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Safety 2008: A Great Success

ASSE does it like no other—and the record number of attendees (more than 4,000) and exhibitors (representing more than 400 companies) who came to Las Vegas for ASSE’s recently completed Safety 2008 professional development conference and exposition are a testament to that.

“Not many disciplines are so diverse and multifaceted [as safety],” says Joel Haight, Ph.D., P.E., an associate professor at Penn State. “ASSE’s conference brings together so many different types of companies, industries and other entities.” Ashok Garlapati, CSP, QEP, G-IOSH, the immediate past president of ASSE’s Kuwait Chapter, echoes those sentiments. “ASSE’s conference stands apart and is very unique.” And, more than anything, says Frank Baker, CSP, CFPS, ALCM, field services manager, ESI AMS, “it’s where safety people from all disciplines go to learn and network.”

Professional Contacts

Networking has long been a strength of ASSE and that was on display during the conference. Haight, who served as editor-in-chief for ASSE’s recently published The Safety Professionals Handbook, had the opportunity to meet several of the book’s contributors—colleagues with whom he’d previously only exchanged e-mails or phone calls. “This is an example of what most people say is most valuable about ASSE’s PDC—the chance to network with so many from our profession. . . . There is a valuable exchange that occurs even from short visits.”

Those interactions were a highlight for Frank D’Orsi, CSP, ARM, vice president, risk control service, Countrywide Insurance Services, Commercial Division, as well. “Meeting new people, sharing ideas and experiences, and learning about new opportunities to advance within the profession in the industry sectors in which I practice most was key,” he says.

2007-08 ASSE President Michael Thompson, CSP, also believes the chance to make connections is what made Safety 2008 a success. “Through­­out the conference, I saw people connecting—in the general and plenary sessions, in the expo hall, during concurrent sessions and at lunch. Our attendees are clearly engaged, committed people.” And the organization’s global outreach is only helping to expand that network, he says. “We had attendees from more than 36 countries. This diversity of professional and personal ex­perience adds to our collective body of knowledge.”

Most attendees also appreciate catching up with their peers and old friends. “It’s an opportunity to reconnect on an annual basis with my global network of SH&E colleagues,” says Kathy Seabrook, CSP, CMIOSH, president, Global Solu­tions Inc. “It’s also an opportunity to contribute to the safety profession through involvement in ASSE committees and activities.”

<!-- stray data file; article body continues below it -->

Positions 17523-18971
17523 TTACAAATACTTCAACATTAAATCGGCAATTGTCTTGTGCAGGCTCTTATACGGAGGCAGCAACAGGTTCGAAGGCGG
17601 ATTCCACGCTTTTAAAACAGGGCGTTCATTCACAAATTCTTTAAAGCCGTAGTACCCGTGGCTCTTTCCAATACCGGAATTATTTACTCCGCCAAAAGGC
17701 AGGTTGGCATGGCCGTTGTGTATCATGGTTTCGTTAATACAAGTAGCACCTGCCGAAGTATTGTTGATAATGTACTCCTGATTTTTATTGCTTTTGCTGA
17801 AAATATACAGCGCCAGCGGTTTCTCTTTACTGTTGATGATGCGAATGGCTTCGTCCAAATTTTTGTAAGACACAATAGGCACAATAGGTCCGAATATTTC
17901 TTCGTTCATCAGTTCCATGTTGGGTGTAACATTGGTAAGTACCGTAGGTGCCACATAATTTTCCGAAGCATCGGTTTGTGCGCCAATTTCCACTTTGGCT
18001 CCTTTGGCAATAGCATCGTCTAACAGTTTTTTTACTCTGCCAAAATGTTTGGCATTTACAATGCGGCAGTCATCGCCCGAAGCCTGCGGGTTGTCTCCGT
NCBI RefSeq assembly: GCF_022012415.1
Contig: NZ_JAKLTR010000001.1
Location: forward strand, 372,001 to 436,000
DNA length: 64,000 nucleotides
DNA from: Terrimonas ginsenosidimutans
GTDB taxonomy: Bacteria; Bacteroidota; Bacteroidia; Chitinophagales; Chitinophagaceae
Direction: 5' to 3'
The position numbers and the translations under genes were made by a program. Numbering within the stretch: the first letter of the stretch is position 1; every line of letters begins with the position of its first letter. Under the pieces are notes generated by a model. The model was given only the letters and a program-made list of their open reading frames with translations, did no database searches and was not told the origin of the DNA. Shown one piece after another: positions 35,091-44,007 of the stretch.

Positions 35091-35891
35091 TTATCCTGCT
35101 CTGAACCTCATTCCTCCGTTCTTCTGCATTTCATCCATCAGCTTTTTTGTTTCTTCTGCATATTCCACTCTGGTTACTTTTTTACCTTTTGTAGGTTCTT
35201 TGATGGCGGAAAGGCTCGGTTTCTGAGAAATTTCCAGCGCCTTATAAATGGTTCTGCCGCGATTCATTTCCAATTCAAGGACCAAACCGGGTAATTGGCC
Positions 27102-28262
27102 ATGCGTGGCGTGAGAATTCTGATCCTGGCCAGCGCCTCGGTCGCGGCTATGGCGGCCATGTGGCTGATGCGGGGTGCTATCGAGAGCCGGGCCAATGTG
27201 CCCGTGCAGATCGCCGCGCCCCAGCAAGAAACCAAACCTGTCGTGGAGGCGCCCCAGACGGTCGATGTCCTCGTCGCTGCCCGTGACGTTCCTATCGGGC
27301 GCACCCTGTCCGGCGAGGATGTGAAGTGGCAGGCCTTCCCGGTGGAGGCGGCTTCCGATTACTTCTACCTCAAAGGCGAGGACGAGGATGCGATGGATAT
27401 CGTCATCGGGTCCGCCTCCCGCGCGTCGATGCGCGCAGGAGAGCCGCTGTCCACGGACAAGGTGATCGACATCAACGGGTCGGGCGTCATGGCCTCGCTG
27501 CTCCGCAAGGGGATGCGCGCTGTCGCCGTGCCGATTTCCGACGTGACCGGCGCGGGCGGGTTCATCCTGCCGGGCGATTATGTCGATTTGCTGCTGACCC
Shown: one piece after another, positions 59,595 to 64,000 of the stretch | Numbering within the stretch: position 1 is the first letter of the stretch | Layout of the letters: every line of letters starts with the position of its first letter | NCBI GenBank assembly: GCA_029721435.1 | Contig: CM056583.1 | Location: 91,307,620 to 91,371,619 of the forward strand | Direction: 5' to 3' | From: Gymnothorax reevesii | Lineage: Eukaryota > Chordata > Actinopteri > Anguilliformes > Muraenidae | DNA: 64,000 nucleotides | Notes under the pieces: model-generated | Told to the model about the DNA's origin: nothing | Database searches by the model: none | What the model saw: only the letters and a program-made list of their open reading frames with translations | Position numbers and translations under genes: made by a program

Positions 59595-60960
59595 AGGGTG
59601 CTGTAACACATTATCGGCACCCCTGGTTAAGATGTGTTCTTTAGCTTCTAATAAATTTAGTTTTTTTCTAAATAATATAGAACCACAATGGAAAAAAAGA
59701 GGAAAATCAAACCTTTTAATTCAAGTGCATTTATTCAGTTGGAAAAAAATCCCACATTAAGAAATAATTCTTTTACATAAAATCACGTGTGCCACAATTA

Networking also appeals to Kimberlie Johnson, CSP, CFPS, owner of Serious About Safety. “Our conference is about new ideas for helping to prevent future illness, injury or death. It is about being part of the oldest profession—that of taking care of each other.” Adds Garlapati, “The greatest thing is the excellent professional contacts. This has opened communication channels to share the latest information and updates, which is really helping to im­prove safety in my workplace.”

Educational Opportunities

This year, attendees had more than 200 sessions to choose from, as well as an array of special events such as technical tours, common interest group meetings and roundtables. “The technical sessions cover so many different topics and viewpoints,” explains Haight. “If you can’t find something to explore or learn more about or that interests you, you probably haven’t looked hard enough.”

Seabrook agrees that the educational opportunities set the conference apart. “The conference provides the best, most focused professional-level development for industrial safety practitioners.” And, like Thompson, she points to the impact of the growing international contingent. “This provides U.S.-based professionals with the opportunity to benchmark best practices with our counterparts around the globe.”

Garlapati also lauds the increased diversity at the conference, pointing in particular to the international lounge. “The concept of the lounge is unique to ASSE and it has helped me interact with people from places like Singapore, Nigeria, India, the U.K. and Australia.”

Hearing from business speakers such as Robert Cialdini and a panel of corporate executives (see “Executive Summit” sidebar below) was another important factor for many. During his general session presentation, Cialdini told attendees that to move people in your direction you must “do more than give them information. You have to mobilize people to interact with and employ that information.” He also noted that people are “mobilized by the idea of losing something. Besides telling people what they will gain, explain what they will lose if they don’t take a certain action.” Cialdini’s message resonated with attendees, many of whom lined up to have him sign a copy of his book.

For some, gaining new perspectives was a real plus. Linda Rhodes, CSP, appreciated the insights shared during a presentation on the conflicts between safety and production. “The speaker thoroughly explained why safety professionals must understand that safety strategies cannot succeed if they exist just for safety’s sake,” explains Rhodes, general manager of system safety for the Chicago Transit Authority. “Understanding how production environments encourage risk-taking behavior is a topic I’ve heard numerous times, but this presentation was done better than others I’ve seen.”

Comprehensive coverage was a key takeaway for Steve Minshall, CSP, CIH, CHMM, director, health and safety, Ash Grove Cement Co. “I thoroughly enjoyed the 3-day seminar on corporate safety management and the opportunity to experience the breadth and depth of knowledge among the other attendees.” Minshall says this points to what distinguishes ASSE’s conference—“the amount of practical, usable information available—from the keynote speakers, the session speakers and the seminar instructors.”

As Thompson sums it, “One attendee stopped me to say, ‘No other conference is so comprehensive and offers access to so many subject-matter experts. I will encourage others to choose this conference.’ Clearly, attendees looked at Safety 2008 as time well spent.”


Executive Summit

The leaders on hand for this year’s Executive Summit agreed that safety is a key factor in how their companies are perceived—by employees, the public and investors. Even one mistake can damage a company’s reputation and make it difficult to compete. That, they said, is a huge motivation to be sure safety is taken seriously.